There are few issues that have garnered as much attention lately as the issue of health care reform. Costs are too high, access is too limited outside of your employer, and American families and small businesses are looking for help. There is bipartisan consensus on those facts. So thats probably a good place to start looking for solutions.
I attended President Barack Obamas health care summit at the White House and appreciated the opportunity to lay the groundwork for what I hope will be many future discussions. During the meeting I told Obama again that Republicans are ready to work with him to improve the health care system in America.
In fact, Republicans are already working to develop new, innovative approaches to this issue through the Health Care Solutions Working Group that House Minority Leader John Boehner (R-Ohio) asked me to chair.
The group brings together 20 of my Republican colleagues with the mission of putting ideas on the table that would expand Americans access to quality, affordable health care. Were also going to make sure there is an open and honest discussion about the tradeoffs and consequences a government-run system would have on your family.
Republicans are working to put together common-sense proposals that build and expand on what works in our current health care system while fixing what doesnt. We dont need to rehash the polarizing debate weve had for the past decade. As a group, we are spending a lot of time doing our homework and talking with experts from every piece of the health care puzzle. We are talking to doctors, consumers, business owners and policy experts from our districts and around the country.
What were hearing back home isnt whats being discussed in Washington, D.C. A lot of people here are talking about how to spend more of your money on bigger government-run programs.
The nonpartisan Congressional Budget Office issued a report last December that stated, reducing or slowing spending over the long term would probably require decreasing the pace of adopting new treatments and procedures or limiting the breadth of their application. Thats government-speak for rationing your health care, and its likely what will happen if the government starts getting too involved. Its my fear that an inefficient program run from D.C. will eventually push out private health care options.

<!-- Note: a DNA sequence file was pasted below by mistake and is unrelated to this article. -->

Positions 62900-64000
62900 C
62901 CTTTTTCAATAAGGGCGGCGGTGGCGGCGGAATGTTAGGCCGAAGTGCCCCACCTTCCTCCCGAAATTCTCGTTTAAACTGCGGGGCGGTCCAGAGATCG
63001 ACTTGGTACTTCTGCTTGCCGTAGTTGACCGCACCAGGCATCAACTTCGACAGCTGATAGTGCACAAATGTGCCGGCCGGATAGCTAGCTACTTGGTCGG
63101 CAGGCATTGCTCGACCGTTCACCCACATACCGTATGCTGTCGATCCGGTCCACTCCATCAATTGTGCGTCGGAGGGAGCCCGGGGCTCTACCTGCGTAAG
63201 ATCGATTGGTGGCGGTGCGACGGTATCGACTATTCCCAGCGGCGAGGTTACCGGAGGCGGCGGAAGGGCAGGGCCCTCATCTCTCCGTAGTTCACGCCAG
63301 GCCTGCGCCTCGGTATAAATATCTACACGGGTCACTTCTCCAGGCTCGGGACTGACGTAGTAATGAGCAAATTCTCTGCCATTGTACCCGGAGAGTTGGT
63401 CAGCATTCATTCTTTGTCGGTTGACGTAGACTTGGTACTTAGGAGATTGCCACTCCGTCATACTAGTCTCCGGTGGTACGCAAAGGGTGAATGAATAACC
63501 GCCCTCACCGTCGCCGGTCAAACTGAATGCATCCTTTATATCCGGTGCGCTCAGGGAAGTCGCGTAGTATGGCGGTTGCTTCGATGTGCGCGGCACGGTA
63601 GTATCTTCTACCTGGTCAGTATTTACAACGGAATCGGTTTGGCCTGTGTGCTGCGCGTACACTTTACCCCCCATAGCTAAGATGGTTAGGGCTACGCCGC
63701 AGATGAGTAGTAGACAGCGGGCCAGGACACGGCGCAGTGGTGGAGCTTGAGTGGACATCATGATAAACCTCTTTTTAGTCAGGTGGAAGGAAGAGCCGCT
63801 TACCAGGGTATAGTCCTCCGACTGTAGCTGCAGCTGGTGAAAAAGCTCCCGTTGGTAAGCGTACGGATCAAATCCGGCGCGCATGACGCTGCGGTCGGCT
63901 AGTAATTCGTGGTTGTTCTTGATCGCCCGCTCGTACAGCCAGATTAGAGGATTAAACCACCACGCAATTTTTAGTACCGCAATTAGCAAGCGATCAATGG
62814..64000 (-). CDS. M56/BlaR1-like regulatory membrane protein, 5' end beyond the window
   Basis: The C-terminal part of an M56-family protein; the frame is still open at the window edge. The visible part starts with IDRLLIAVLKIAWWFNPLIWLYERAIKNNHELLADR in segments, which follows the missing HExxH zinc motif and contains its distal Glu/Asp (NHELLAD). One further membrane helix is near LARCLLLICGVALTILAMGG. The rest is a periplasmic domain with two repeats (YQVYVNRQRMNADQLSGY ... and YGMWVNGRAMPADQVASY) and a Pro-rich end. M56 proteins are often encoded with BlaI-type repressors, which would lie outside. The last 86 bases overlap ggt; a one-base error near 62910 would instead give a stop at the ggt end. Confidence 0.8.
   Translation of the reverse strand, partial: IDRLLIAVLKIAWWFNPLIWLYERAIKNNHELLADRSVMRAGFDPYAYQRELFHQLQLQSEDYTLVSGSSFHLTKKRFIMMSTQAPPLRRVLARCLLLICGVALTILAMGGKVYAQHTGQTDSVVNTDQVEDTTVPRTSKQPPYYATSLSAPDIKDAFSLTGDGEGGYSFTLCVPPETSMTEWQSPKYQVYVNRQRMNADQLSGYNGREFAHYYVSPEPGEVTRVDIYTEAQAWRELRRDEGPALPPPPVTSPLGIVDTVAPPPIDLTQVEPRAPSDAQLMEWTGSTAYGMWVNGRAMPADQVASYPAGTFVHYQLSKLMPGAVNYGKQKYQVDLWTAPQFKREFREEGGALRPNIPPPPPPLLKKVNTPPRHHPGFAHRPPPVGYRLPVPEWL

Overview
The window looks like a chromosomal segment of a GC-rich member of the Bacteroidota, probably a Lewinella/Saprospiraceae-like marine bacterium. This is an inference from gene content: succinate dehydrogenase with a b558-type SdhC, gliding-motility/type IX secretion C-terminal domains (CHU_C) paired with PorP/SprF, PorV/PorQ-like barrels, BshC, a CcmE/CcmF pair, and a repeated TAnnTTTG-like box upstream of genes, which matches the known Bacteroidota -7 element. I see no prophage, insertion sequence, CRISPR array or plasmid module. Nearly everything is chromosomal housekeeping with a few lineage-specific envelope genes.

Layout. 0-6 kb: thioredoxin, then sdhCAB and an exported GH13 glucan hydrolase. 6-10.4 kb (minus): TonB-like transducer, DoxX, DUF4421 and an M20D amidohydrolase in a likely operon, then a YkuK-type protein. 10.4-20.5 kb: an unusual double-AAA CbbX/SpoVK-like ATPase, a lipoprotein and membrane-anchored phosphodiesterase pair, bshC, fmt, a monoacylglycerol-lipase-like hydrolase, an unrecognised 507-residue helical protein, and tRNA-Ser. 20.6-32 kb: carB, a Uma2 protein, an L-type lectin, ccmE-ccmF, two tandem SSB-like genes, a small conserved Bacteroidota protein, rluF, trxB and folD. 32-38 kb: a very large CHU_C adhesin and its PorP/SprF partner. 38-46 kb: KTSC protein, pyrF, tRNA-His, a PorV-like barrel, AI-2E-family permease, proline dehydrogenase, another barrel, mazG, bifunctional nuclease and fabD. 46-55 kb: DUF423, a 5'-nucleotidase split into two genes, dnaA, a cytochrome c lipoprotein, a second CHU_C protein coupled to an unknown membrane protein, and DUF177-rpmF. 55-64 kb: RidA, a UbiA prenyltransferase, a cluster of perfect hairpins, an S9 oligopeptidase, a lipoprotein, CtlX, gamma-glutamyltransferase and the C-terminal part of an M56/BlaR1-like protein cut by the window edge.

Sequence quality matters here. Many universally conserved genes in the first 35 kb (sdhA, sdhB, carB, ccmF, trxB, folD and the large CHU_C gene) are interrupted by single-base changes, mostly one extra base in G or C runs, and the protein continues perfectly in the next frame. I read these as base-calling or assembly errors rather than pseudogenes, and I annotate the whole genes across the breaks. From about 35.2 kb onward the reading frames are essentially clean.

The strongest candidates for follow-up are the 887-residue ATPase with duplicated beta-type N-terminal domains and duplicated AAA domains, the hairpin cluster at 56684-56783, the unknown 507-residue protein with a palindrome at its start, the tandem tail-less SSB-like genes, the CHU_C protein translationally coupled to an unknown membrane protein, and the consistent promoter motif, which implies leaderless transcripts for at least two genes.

Worse yet, your employer might simply stop offering coverage, hoping the government will pick up the slack. Imagine a
government-run system that looks like a government agency we are pretty familiar with, the Department of Motor Vehicles. Mountains of paperwork, long lines and being processed through based on a number. I dont want my health care system to look like that, and you probably dont
One fatal flaw of a Washington-controlled health care system is the same fatal flaw that exists in every government program. You see, government officials tell you how much they care about a problem based on how much of your money they throw at it. No one really ever stops to evaluate the results or even ask whether the money is being spent on top priorities. The government never gets the price right: overpaying for some services, underpaying for others. Its a recipe for unfair rationing of care.
Those are all good reasons the government needs to stay out of your doctors examining room.
Republicans are committed to common-sense solutions. The Medicare Part D prescription drug program is an example. For the first time, the government organized a private, competition-driven system rather than operating the system. Cost is lower; satisfaction is higher; seniors have more options competition works and it puts you and your doctor in the drivers seat.
Were ready to work across the aisle in good faith. But a system run by someone in Washington, a system that rations treatment options and dictates to doctors how to practice medicine, is not the right course for our country. It also isnt an option if this administration is serious about bipartisanship.
We can and must do better when it comes to health care. The time has come to modernize our current system, and Republicans are up to the challenge and its a challenge we, as a nation, must face together.
Rep. Roy Blunt (R-Mo.) is chairman of the House Republicans Health Care Solutions Working Group.
Sen. Kirsten Gillibrand, D-N.Y., speaks with reporters following a vote in the Senate. Gillibrand’s proposal to remove military commanders from the process of reviewing sexual-assault cases was left out of the bicameral deal on the defense authorization bill, but the senator is pushing for a vote on her plan soon.
Each year since 1990, CQ Roll Call has reviewed the financial disclosures of all 541 senators, representatives and delegates to determine the 50 richest members of Congress. This year's report, derived from forms covering the calendar year 2012, shows it took a net worth of $6.67 million to crack the exclusive club.